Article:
- Part I -
The Irelian Kingdom was a union of sixteen different States, each governed by a Duke and his court, each Duke subject to one crown – one king, Pyros.
King Pyros was a just ruler, a wise ruler, one who could manage sixteen bickering Dukes and their opposing factions while still maintaining control and no small amount of absolute power. He had inherited his throne from his father, and had from the beginning of his rule shown himself to be more just, more wise, than even his beloved predecessor.
But the Irelian King was no young man anymore. His black hair had long since faded to white, his eyes had grown weak, his once-dexterous swordsman hands now tremored when he wrote. In his refusal to practice the Magic Arts, his life had run out of time much more quickly than that of his court advisor, the only magician in his court. Timor, this advisor, was said to be even wiser than the good king; rumors abounded that he could even see the future.
His vision was bleak.
Thus the King wasted away his years ruling a peaceful kingdom, watching his daughter grow into a woman, presiding over petty disputes, and awaiting the day that Timor had foretold – when the Irelian Kingdom would be little more than another ruler's province, when his people would be killed and his cities destroyed.
And for all the King's justice and wisdom, he carried a deep sadness – the knowledge that there would be no son to carry the strength of his line through these harsh times he knew lay ahead. For the good, dead Queen had never birthed an heir; only a princess occupied the palace with him.
The daughter of King Pyros was the most beautiful woman in the world. Suitors came from the farthest reaches of the sixteen states to woo her, and some foreign princes from the Sur Desert or even the Faerean clans had haunted Pyros's hall for her hand.
But Pyros loved his daughter, and he had resolved never to force an unsuitable husband on her. She was just as wise as she was beautiful – the cunning woman could tell a man's character just from one conversation, and she was often harsh in her judgment. No one could accuse Princess Syla of haughtiness, only regality. She knew her place in the world, and it was not on the level of any of these princes.
And the King was content to let her find her own match, because he knew that she deserved nothing less than happiness.
In their isolated Irelian mountain refuge, the royal family paid no heed to the intermittent rumors from the southern provinces – a Faerean king had been murdered, the kingdom was in turmoil, the son had raised an army to take the throne from the uncle. The tales were often exaggerated, of thousands dead and savage cruelties committed, so the wise Irelians knew that it did not benefit them to listen too closely. Besides, they thought, there were so many other worries, more pressing issues, like this latest suitor or the spat between Duke Larska and Duke Kilhon over trading privileges. Pyros and Syla and their entire court did not pay any attention to these rumors for decades, not even when they told of an army turning north after half a century of peace in the Faerean Kingdom.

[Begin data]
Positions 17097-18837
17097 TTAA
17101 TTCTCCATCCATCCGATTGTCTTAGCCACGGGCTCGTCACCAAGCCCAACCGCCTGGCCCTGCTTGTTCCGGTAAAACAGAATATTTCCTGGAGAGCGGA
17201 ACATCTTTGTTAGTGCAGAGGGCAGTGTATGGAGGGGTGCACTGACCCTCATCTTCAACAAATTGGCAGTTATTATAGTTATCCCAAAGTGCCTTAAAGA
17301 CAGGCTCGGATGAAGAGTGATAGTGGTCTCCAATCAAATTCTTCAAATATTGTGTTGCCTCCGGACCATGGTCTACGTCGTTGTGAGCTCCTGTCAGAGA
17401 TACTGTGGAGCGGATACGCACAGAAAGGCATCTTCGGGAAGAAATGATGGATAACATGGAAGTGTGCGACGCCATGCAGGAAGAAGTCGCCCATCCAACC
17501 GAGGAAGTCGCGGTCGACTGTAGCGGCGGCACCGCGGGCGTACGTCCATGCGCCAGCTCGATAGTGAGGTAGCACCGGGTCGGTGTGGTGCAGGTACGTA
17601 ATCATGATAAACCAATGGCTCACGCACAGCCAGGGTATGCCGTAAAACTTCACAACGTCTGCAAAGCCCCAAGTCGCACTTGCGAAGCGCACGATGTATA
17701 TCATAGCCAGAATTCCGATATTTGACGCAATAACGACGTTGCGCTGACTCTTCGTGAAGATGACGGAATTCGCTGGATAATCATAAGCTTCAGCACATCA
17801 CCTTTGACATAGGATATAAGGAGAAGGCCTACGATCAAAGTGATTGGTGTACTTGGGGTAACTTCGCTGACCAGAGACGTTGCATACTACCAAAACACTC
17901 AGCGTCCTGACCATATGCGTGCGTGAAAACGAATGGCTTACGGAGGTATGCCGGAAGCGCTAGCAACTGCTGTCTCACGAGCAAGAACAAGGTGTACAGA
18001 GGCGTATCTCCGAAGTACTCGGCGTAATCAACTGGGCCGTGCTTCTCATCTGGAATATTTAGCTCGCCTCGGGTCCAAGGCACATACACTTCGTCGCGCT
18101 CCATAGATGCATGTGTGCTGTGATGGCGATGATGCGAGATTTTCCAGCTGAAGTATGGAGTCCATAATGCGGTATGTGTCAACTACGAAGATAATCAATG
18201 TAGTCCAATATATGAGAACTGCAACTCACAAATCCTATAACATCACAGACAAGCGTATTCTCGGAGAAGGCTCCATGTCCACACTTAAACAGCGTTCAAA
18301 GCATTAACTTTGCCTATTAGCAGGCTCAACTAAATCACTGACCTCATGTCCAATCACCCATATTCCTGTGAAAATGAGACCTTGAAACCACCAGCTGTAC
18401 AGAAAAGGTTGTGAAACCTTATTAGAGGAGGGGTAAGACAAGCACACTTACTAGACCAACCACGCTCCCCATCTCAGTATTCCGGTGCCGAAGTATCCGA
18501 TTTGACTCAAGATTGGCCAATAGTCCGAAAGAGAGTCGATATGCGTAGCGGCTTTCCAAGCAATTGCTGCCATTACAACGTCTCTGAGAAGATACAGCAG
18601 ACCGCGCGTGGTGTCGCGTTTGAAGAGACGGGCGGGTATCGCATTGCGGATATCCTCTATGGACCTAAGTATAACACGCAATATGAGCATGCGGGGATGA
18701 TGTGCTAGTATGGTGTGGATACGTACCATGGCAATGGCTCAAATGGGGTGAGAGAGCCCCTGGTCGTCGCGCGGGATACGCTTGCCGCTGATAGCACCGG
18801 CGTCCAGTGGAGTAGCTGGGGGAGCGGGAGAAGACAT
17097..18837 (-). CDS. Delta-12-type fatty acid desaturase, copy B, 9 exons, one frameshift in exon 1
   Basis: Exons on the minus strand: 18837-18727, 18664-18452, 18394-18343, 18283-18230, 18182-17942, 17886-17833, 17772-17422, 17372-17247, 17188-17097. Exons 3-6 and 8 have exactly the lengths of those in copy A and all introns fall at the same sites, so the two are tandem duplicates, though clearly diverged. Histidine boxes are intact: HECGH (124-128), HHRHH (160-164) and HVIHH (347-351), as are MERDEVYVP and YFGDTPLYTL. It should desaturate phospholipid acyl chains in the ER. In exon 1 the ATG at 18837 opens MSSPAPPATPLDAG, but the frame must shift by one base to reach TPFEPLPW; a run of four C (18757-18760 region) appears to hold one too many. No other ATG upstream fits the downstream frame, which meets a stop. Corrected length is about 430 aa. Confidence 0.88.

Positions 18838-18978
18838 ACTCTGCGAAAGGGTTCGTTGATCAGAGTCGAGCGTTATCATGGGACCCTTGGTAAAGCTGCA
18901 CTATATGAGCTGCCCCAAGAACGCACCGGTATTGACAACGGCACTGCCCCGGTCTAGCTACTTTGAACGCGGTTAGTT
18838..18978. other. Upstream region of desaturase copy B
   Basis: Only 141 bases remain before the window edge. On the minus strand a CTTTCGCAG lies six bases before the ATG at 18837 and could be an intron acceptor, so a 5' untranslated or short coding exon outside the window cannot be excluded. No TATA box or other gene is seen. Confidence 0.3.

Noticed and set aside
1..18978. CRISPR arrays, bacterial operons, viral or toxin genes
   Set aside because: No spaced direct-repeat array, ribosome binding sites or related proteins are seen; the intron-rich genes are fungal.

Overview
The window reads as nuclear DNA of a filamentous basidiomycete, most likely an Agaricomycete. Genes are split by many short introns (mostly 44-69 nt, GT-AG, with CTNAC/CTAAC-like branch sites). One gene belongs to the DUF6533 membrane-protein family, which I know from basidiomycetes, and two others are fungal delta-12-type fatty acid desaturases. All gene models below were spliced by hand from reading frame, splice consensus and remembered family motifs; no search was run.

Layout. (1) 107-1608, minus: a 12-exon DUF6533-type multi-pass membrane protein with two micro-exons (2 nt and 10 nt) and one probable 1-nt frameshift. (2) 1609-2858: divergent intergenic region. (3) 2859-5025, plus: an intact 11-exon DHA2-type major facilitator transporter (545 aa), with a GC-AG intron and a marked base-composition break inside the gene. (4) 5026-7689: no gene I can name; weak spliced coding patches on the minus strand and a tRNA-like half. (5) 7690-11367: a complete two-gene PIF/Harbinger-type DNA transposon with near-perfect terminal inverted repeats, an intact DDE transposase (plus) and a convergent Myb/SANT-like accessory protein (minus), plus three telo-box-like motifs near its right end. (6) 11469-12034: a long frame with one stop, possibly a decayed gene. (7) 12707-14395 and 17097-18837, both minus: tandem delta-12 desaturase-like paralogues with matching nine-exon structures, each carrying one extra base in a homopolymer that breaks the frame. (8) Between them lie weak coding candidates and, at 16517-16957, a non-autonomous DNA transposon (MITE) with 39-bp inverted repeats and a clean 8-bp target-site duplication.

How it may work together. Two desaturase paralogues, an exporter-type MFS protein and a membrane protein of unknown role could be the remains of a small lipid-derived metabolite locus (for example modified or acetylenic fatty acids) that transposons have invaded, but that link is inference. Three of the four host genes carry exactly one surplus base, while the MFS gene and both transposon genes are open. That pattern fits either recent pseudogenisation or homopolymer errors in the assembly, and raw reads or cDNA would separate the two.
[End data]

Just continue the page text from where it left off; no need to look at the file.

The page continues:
Until the rumors coming north turned to refugees coming north, bloody and starving and terrified, babbling about a terrible King with the power to kill with one glance and an army of ice soldiers that burned their homes to the ground.
The good, wise, just King Pyros knew that this was the disaster Timor had warned him of. His rule of the Irelian Kingdom was drawing to an end, and it was his choice whether he would go peacefully or leaving much death in his wake.
The King did not make a decision quickly, preferring instead to wait and see what the attacker's intentions were; by the time the invading army had occupied most of the southernmost state, Pyros had resolved to make the best for his surviving people.
The entire Irelian army was dispatched to the southern border, evacuating homes and meeting the invading Faereans at the gentle slopes of the foothills to the towering Irelian mountains. There they held their line, not pushing forward and not moving back, only defending – never attacking. The soldiers were the country's defense, a stalling point to convince the invading King that the Irelian Kingdom would not acquiesce without a fight.
Three months and innumerable deaths into the war, both armies were still stalemated at the foothills, and Timor took a message to the opposing ruler, offering a truce, for it was deemed proper that only a fellow magician should approach this reclusive king.
The leader of the invaders had not been seen since the defending army had appeared, and Timor would be the first Irelian to meet him – and to offer terms, no less.
King Pyros's trusted advisor did not return until three weeks later, when he escorted the invading king with a small guard of both Faerean and Irelian soldiers – white and blue and green and gold, mingling like the ribbon of souls in the Irelian sky – to the capital to meet with the rulers.
His manner of appearance in court described the man more than any description could have ever hoped.
He came with a guard, not with attendants – as a conqueror, not as a king.
His cloak was pristine white, as was his armor, though his sword was gold – the only metal that can burn Irelian magicians like acid.
A helm, not a crown, decorated his delicate face, and though the Faerean bowed to the King on his throne, the look he gave the royals on the dais conveyed only a twisted form of amusement at the entire situation. They all knew that he was not here to perform obeisance to the Irelian rulers, but to take their realm away from them.
Timor hurried to the side of King Pyros, a look of fear halfway between his heart and his eyes as he avoided glancing at the other king in the hall. He cleared his throat, announcing,
"King Ilken of the House of Ven, Ruler of Faere."